Santa Clarita Valley History In Pictures

Happy Birthday to a slice of SCV history

Signal Editorial

Saturday, August 17, 2002

T
wenty-five-cent hot-dogs and sodas. Hand-cranked ice cream. It's a party and you're invited to Newhall Hardware today from 11 a.m. to 4 p.m.
    The venerable hardware store is celebrating its 55th year in business, and that's quite an accomplishment. Statistics show that half of all businesses don't make it through their first 12 months, and about 80 percent don't last three years.
    It isn't the oldest business in Santa Clarita — Newhall Land and Newhall Ice and maybe a few others predate it — but Newhall Hardware is a fixture in our valley's Old Town business district. Its narrow aisles jammed with every imaginable tool and household item haven't really changed much since Don Guglielmino started the place in 1947 at 725 Spruce Street.
    But don't bother hunting down that address because you won't find it. One thing that has changed — actually two things — are the street and number. No, the business hasn't moved; a couple of years after the store opened, Los Angeles County road crews came in the dark of night and changed most of Spruce Street to "San Fernando Road" and replaced the small-town addresses to five-digit numbers based on a measurement from downtown Los Angeles.
    "Fury raged through Newhall," former Signal Editor Ruth Newhall wrote of the street-name change. "It was bad enough to have the street name changed without so much as a by-your-leave to businesses or to the residents. To have it replaced by the name of the despised rival community over the hill was hardly believable."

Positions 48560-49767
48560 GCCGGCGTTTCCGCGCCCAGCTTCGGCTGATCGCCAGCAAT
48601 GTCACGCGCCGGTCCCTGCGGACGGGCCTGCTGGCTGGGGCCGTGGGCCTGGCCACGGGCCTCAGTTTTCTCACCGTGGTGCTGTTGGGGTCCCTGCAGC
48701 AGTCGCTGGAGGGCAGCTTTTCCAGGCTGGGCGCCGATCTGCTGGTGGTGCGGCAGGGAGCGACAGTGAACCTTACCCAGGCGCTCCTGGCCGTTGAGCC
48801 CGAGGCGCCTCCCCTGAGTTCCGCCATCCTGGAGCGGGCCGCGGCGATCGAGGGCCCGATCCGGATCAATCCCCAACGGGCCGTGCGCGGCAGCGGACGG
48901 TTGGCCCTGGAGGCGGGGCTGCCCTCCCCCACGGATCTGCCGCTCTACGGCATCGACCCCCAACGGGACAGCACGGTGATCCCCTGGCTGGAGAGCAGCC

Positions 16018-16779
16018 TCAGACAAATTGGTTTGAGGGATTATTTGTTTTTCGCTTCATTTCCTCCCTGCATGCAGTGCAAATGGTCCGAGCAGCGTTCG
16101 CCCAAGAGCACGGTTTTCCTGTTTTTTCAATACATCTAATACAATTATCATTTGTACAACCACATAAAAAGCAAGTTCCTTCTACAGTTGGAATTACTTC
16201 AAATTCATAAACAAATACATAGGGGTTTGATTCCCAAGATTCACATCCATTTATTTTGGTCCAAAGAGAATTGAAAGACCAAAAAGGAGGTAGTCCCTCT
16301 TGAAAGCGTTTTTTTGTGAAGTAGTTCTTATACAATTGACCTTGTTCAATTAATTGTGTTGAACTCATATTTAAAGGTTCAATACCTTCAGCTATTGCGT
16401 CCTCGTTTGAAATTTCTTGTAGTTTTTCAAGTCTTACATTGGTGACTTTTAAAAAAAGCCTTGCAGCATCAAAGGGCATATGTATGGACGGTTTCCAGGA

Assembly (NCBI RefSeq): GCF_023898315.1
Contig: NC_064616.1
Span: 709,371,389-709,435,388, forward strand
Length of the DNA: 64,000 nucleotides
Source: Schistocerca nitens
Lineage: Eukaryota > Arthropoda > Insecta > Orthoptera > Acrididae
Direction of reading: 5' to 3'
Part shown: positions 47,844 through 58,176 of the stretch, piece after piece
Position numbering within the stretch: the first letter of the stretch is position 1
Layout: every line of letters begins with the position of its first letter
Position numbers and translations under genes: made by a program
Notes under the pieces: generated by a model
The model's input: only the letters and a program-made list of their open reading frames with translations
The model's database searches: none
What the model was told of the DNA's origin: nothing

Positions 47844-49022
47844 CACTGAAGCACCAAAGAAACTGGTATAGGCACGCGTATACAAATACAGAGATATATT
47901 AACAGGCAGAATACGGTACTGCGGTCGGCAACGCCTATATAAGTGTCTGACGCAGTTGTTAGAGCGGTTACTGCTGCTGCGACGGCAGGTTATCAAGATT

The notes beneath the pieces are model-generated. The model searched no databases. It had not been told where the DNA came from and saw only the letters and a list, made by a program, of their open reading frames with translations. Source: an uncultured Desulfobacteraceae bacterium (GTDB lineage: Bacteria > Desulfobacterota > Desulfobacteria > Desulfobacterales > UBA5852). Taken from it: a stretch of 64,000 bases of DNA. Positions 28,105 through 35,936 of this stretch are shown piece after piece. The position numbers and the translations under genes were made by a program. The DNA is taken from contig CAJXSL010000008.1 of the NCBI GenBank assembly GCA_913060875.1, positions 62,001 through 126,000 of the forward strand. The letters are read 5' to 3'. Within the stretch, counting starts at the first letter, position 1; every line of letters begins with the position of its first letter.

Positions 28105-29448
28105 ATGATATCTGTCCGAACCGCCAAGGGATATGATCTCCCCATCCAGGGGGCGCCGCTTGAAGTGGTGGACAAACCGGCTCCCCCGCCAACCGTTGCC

Fifty years later, local sentiments aren't all that different.
    But Newhall changed as the valley grew up and new shopping centers emerged where once were bean and onion fields. The old business district now had some serious competition, and business after business failed or, like the car dealerships, moved closer to the new population centers in Valencia.
    Don G., as they called him, stuck it out and even became a power broker in the development game, co-founding a community bank that helped fuel the valley's growth.
    His Newhall Hardware remained popular with construction workers and weekend tinkerers alike, and Don G. kept the store in the same location — 24322 San Fernando Road. He opened a garden and lawnmower repair shop across the street on Railroad Avenue and ran it successfully until the city came along and built the Jan Heidt Newhall Metrolink Station there.
    By that time the much anticipated revitalization of Old Town Newhall was well under way, with Newhall Hardware one of its anchors and its longtime manager, Victor Feany, a vocal member of the city's redevelopment committee.
    Feany bought the store in 1998, and soon thereafter, Don G. was gone.
    "Sometimes I feel I'm not the owner, but the caretaker," said Feany, sandwiched between the tight, packed shelves. "This is a piece of history."
    "We hope the future will bring what the past has brought for the next 50 years," he said.
    So do we. Happy birthday, Newhall Hardware, and we accept your invitation to the party.


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